Several years ago I copped some mild abuse after suggesting that Billy Hayes, the hero of Midnight Express (1978) – a film that shares more than a few things in common with this one – might have got off lightly by escaping so soon into his sentence for smuggling a large quantity of hashish. It’s the same moral dilemma here; addict Dwight Worker (Timothy Bottoms) is caught smuggling cocaine at Mexico City’s airport in 1973, and yet two years into a seven-year sentence we catch ourselves cheering him on in his audacious bid to escape from the notorious Lecumberri Prison. Both films retell true life stories. (more…)
Posted on November 17th, 2019 at 8:27 pm. Updated on November 17th, 2019 at 8:27 pm.
“Look, I sure wasn’t the first to admit it. But there are things that you and the other women officers can do in a prison that a man can’t do. They look at a man in this uniform and their gut response is that it’s the enemy. They look at a woman in this uniform and their gut response is it’s still a woman. That’s what women can do for a prison.” (more…)
Posted on November 8th, 2019 at 7:21 pm. Updated on November 8th, 2019 at 7:21 pm.
O.G. is not quite OMG!; it’s too quietly intense, too much of a slow-burn. But it’s an outstanding prison movie. (more…)
Posted on October 27th, 2019 at 11:24 am. Updated on October 27th, 2019 at 11:30 am.
Man of Will retells the real-life story of nationalist hero Kim Chang-Soo, who much later, as Kim Koo, became the sixth and last Premier of the Provisional Government of the Republic of Korea. But the film doesn’t bother with any of the irrelevant stuff, concentrating instead on what was really important: the two years he spent in jail. (more…)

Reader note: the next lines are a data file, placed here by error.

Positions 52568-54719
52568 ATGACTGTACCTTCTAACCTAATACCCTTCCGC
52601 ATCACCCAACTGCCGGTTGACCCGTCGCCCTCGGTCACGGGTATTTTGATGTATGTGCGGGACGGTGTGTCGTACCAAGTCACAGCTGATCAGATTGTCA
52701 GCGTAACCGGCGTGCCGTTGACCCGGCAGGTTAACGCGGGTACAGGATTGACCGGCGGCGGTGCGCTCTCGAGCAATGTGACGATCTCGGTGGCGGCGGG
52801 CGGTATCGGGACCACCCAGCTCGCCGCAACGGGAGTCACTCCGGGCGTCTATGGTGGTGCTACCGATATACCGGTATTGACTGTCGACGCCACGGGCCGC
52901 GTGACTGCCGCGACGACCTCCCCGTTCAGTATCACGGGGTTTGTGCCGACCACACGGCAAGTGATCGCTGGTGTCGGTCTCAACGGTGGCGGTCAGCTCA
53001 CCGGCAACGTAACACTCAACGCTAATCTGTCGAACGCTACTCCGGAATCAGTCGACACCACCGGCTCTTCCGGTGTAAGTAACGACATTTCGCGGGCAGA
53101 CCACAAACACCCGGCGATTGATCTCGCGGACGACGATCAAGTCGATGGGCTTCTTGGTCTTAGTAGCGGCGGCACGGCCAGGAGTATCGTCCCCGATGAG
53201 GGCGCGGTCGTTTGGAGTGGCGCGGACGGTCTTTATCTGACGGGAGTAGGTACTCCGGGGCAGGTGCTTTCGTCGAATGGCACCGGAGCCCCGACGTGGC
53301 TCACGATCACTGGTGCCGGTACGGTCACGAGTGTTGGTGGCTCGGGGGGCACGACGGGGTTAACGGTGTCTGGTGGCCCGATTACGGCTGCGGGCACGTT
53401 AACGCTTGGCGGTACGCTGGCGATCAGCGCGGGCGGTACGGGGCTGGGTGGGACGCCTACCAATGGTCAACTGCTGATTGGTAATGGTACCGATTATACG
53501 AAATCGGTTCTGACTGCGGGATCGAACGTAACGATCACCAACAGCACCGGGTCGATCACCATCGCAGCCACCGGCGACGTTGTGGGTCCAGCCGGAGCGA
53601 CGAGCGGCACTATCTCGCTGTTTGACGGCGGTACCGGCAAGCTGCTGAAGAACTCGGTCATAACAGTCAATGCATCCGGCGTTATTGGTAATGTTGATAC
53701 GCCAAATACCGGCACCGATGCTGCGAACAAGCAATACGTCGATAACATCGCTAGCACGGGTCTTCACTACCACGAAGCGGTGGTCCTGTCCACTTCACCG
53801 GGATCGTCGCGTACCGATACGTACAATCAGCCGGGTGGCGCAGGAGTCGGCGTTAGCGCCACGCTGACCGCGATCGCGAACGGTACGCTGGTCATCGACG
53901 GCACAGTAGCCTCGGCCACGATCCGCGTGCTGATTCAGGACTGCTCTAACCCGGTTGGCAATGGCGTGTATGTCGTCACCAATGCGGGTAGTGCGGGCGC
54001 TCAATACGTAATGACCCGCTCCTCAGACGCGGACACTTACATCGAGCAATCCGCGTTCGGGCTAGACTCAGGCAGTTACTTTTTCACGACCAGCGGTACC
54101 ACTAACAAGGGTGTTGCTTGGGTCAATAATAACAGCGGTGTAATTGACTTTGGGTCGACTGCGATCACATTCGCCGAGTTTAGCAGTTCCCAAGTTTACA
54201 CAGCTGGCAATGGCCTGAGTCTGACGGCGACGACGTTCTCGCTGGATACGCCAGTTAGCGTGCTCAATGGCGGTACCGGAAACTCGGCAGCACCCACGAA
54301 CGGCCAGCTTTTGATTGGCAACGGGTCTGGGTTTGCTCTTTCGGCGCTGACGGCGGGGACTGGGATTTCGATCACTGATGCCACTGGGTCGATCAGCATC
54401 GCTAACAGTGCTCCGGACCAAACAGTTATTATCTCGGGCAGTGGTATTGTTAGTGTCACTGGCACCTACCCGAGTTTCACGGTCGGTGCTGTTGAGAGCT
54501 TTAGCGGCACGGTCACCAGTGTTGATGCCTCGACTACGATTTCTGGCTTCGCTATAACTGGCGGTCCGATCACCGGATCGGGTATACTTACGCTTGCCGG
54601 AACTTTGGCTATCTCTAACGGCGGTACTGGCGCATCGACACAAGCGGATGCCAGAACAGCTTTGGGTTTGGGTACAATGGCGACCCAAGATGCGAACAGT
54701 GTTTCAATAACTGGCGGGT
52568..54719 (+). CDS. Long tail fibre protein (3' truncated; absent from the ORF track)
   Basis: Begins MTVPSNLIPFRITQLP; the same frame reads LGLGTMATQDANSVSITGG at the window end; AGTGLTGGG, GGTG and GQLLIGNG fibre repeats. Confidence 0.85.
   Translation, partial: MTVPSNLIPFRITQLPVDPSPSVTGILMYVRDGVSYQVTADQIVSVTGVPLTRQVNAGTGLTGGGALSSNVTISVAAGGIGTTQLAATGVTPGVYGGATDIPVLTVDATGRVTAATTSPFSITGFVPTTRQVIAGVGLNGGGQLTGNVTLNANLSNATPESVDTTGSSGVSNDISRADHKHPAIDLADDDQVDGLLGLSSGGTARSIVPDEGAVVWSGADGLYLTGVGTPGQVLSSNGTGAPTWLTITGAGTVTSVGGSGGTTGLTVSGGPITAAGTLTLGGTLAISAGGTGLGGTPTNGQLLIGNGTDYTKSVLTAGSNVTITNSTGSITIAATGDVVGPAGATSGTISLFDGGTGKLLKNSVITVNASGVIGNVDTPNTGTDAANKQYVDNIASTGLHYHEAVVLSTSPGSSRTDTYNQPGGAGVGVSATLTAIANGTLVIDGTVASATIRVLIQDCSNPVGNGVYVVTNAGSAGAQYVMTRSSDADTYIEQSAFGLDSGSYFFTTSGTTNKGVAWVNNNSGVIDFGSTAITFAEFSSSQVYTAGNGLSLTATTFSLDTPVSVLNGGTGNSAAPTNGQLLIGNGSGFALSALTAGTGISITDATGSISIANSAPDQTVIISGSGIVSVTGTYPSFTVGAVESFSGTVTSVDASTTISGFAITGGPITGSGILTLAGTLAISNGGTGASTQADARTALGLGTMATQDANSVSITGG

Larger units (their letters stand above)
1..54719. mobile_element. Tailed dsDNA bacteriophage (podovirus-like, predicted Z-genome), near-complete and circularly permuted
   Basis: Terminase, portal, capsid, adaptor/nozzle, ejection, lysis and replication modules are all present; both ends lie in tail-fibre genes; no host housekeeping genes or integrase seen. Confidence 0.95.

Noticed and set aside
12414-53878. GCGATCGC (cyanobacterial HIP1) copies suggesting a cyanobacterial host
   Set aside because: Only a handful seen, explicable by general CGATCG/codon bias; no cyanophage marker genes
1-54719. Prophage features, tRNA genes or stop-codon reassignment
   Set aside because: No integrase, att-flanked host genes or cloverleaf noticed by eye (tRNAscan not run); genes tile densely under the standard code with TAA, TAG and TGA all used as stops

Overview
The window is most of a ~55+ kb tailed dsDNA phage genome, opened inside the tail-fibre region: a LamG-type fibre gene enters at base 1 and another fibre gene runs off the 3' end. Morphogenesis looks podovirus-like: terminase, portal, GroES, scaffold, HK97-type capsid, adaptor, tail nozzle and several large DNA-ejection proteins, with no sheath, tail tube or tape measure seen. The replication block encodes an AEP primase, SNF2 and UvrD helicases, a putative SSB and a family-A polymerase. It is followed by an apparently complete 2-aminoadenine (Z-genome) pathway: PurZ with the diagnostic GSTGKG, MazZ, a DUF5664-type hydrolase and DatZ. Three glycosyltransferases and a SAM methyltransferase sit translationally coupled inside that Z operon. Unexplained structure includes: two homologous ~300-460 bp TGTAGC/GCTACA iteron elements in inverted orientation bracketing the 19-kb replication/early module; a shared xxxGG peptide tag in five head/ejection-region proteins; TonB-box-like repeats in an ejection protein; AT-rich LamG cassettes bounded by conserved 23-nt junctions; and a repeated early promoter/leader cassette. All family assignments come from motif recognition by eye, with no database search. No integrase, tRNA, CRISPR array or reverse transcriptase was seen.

Posted on October 7th, 2019 at 8:40 pm. Updated on October 7th, 2019 at 8:40 pm.
I’m not really interested in the nags, despite my great-grandfather having been a highly respected horse-breaker, and like Dr Paul Gendreau I’m a little sceptical of the direct impact that animal programs have on recidivism, no matter what amazing things they can do for the prison environment. But this evocative, beautifully shot film brings two old-fashioned occupations – horse-breaker and criminal – together in splendid fashion, and no-one really gives a toss whether there are fewer criminals in the world because some have learned to break horses. (more…)
Posted on September 3rd, 2019 at 9:31 pm. Updated on September 3rd, 2019 at 9:31 pm.
The fourth movie in the Storm franchise [following on from Z Storm (2014), S Storm (2016), L Storm (2018), from which I have been successfully sheltered in each case, and not counting the yet-to-be-released G Storm], this again features William Luk Chi Lim (Louis Koo) as a super-committed investigator from Hong Kong’s Independent Commission Against Corruption (ICAC). (more…)
Posted on August 27th, 2019 at 9:57 pm. Updated on August 27th, 2019 at 10:10 pm.
With a bit more imagination this could be a much better film… and still be pretty awful. (more…)
Posted on July 14th, 2019 at 1:11 pm. Updated on July 14th, 2019 at 1:15 pm.
I watched this film with, I’m sorry to say, less than perfect comprehension… after the failure of several pathetic attempts to find good English subtitles. I was a little bemused to subsequently find a reference in one review to a duck in the prison, which I thought I’d missed, only to learn that it resulted from the translation of the mistranscribed ‘El pato de mi cárcel’. Sadly, outside of English I am always finding ducks or missing them (whichever is wrong). (more…)
Posted on March 19th, 2019 at 3:38 pm. Updated on June 13th, 2019 at 3:39 pm.
Somehow, this film slipped past the gatekeeper. But if I ever wanted to remind myself why I avoid exploitative Women in Prison movies, this would do the trick. (more…)
Posted on February 25th, 2019 at 3:36 pm. Updated on June 13th, 2019 at 3:37 pm.
At first blush, this is a wacky story of an island prison somewhere in Asia, ruled by a maniacal American, and featuring much creative brutality and some innovative implements of torture; the sort of film to which adolescents might be attracted. It was a bit of a surprise to learn later that it is based on a true story from the 1960s: that of the experimental penal colony Pulau Senang, just off the coast of Singapore, and the riot which led to its closure. (more…)
Posted on February 15th, 2019 at 3:32 pm. Updated on June 14th, 2019 at 8:37 pm.